WASHINGTON — Former Vice President Joe Biden won 10 of 14 states up for grabs on Super Tuesday this week, surging to an overall delegate lead in the race for the Democratic nomination despite Sen. Bernie Sanders’ (I-VT) earlier successes.
Biden won Alabama, Arkansas, Maine, Massachusetts, Minnesota, North Carolina, Oklahoma, Tennessee, Texas and Virginia, while Sanders won California, Colorado, Utah and his home state of Vermont.
“Team, because of you we had an incredible Super Tuesday,” Biden tweeted on Wednesday after his surprising surge.
“Now, it’s time to focus on beating Donald Trump. We can get him out of the White House with your help.”
Sanders pledged to continue to build a “multiracial, multigenerational movement” that he said earlier this week will propel him to victory over President Trump in November, but he now has serious ground to make up following Biden’s victories.
While some are concerned Sanders may have difficulty expanding his voter base, particularly among African Americans and senior citizens, exit polls showed that Sanders was the strongest on Tuesday among young and Latino voters, according to Reuters.
He also scored a major victory in California, winning the state with the most delegates.
Signs of Biden’s growing relative popularity among African American voters is a concern for Sanders, however. In Texas, where Biden narrowly beat Sanders, the former vice president won among Black voters by a tally of 60 percent to 17 percent, exit polls showed.
“I won’t absolve the Bernie campaign of not doing the deeper work around the Black community,” Natalia Salgado, national political director at the Center for Popular Democracy Action, which endorsed Sanders in December, told Reuters.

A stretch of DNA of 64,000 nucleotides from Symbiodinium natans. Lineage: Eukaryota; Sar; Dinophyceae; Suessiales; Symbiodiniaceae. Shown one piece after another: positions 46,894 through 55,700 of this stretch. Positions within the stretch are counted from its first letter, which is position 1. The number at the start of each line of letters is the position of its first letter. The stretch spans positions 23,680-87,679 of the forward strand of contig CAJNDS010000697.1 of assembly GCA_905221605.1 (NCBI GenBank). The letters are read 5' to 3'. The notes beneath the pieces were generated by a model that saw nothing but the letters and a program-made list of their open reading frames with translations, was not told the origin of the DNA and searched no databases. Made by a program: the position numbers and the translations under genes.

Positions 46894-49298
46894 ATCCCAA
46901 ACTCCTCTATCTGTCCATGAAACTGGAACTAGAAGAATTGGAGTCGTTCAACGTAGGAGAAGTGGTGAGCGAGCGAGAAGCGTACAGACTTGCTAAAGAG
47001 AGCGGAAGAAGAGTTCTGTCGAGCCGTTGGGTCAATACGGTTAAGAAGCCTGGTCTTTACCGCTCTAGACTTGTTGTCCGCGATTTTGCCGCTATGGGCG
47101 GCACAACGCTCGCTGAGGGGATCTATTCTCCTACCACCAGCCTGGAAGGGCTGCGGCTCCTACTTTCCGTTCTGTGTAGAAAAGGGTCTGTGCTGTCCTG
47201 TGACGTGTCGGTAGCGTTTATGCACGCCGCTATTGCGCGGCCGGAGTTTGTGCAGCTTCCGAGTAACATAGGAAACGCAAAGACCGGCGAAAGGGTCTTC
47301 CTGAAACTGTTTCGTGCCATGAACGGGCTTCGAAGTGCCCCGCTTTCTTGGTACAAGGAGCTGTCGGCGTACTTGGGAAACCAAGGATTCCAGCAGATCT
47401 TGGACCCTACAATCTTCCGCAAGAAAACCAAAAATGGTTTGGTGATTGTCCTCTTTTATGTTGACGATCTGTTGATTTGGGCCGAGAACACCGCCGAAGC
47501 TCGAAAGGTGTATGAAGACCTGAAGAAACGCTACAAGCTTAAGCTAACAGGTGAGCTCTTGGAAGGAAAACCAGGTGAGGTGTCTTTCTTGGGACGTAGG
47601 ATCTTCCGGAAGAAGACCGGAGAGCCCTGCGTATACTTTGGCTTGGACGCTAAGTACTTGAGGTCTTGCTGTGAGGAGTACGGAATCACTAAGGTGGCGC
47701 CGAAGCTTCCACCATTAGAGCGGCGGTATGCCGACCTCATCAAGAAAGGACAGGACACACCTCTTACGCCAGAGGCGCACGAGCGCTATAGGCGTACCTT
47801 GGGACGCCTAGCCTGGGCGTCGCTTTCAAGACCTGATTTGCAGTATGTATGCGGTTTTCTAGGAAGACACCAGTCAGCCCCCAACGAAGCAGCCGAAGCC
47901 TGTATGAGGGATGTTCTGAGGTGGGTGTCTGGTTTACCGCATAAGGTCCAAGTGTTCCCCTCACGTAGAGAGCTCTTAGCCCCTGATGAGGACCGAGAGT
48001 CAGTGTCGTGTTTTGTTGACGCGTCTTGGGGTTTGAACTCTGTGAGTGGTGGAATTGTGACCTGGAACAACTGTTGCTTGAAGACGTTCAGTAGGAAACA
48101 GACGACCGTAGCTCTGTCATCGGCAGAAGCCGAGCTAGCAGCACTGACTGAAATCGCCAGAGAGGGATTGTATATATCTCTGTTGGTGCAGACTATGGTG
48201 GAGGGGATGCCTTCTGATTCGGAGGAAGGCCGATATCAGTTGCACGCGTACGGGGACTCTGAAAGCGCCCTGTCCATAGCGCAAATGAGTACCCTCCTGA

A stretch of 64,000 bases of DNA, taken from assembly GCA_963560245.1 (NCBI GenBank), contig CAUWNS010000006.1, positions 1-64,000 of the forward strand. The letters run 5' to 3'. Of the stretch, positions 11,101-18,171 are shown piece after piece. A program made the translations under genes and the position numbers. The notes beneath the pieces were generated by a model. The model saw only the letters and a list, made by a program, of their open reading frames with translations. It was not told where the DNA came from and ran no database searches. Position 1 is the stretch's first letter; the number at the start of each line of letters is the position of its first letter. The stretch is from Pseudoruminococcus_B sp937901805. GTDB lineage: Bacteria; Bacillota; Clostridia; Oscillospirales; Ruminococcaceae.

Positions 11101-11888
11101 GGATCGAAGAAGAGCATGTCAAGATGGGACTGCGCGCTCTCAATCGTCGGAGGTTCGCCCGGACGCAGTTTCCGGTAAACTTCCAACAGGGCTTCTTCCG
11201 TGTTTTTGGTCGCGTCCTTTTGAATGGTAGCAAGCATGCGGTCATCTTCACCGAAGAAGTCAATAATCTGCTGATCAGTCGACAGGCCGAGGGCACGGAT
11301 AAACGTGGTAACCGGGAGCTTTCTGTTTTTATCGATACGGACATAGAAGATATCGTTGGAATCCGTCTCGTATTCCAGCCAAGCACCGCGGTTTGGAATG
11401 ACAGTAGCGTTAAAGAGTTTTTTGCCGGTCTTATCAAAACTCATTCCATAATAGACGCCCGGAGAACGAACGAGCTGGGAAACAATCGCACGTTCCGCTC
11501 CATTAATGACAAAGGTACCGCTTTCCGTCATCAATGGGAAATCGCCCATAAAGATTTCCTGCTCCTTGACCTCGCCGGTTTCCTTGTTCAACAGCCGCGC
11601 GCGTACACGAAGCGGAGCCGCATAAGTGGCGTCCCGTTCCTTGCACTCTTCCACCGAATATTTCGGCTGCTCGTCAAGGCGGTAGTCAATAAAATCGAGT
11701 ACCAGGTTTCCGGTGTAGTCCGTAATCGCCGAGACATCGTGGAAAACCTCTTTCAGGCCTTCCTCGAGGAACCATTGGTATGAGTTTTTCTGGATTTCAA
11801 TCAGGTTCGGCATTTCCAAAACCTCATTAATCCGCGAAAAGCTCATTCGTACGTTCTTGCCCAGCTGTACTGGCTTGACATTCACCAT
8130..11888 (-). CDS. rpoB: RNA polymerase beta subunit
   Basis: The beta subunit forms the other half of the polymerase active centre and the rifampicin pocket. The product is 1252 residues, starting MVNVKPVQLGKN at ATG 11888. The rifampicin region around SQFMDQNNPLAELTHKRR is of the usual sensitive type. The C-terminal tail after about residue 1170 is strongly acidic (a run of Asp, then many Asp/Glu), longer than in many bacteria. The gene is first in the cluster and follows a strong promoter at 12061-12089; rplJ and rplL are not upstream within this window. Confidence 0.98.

“I think if the Bernie camp wasn’t paying attention before last night, they’re paying attention now.”
The stage now shifts to Michigan and other key states for next Tuesday’s primaries, with Idaho, Mississippi, Missouri, North Dakota and Washington all among those holding contests.
The Democratic nominee could become clear in the next two weeks with major battleground states Arizona, Florida, Illinois and Ohio all hosting primaries, especially if Biden continues his ascent.
“Ten days ago, Biden needed to change the race, and now Sanders needs to do the same,” said Kyle Kondik, an elections analyst at the University of Virginia about the Super Tuesday results, adding that Sanders would need to exceed expectations in the Midwest to “regenerate” his campaign.
Biden led Sanders in the delegate count by 627 to 551 out of 1,337 allocated as of Thursday evening according to the AP’s delegate tracker.
Sen. Elizabeth Warren (D-MA) finished with 64 delegates total after dropping out of the race on Thursday. She said she had not decided on an endorsement. Former New York Mayor Michael Bloomberg also dropped out after his lucrative campaign only netted him 60 delegates total, and endorsed Biden.
Michigan now a “must-win” for Sanders, analyst says
Sanders won Michigan in 2016 by nearly 2,000 votes over Hillary Clinton and has consistently polled as the favorite in recent months, but momentum has shifted, upping the ante even more as the Great Lakes State prepares to host what could be the most pivotal primary vote of the 2020 election.
His back suddenly against the wall, Michigan’s Tuesday primary has been called a “must win” for Sanders by J. Miles Coleman, associate editor of Sabato’s Crystal Ball at the University of Virginia Center for Politics.
Sanders will hold two big rallies this weekend, one on Friday, March 6, at the TCF Center in Detroit, and another on Sunday, March 8, in Grand Rapids in Calder Plaza, beginning at 12:30 p.m.
The Detroit News reported that Biden is expected to visit Michigan on Monday for a Grosse Pointe Farms fundraiser along with a likely public event in Detroit.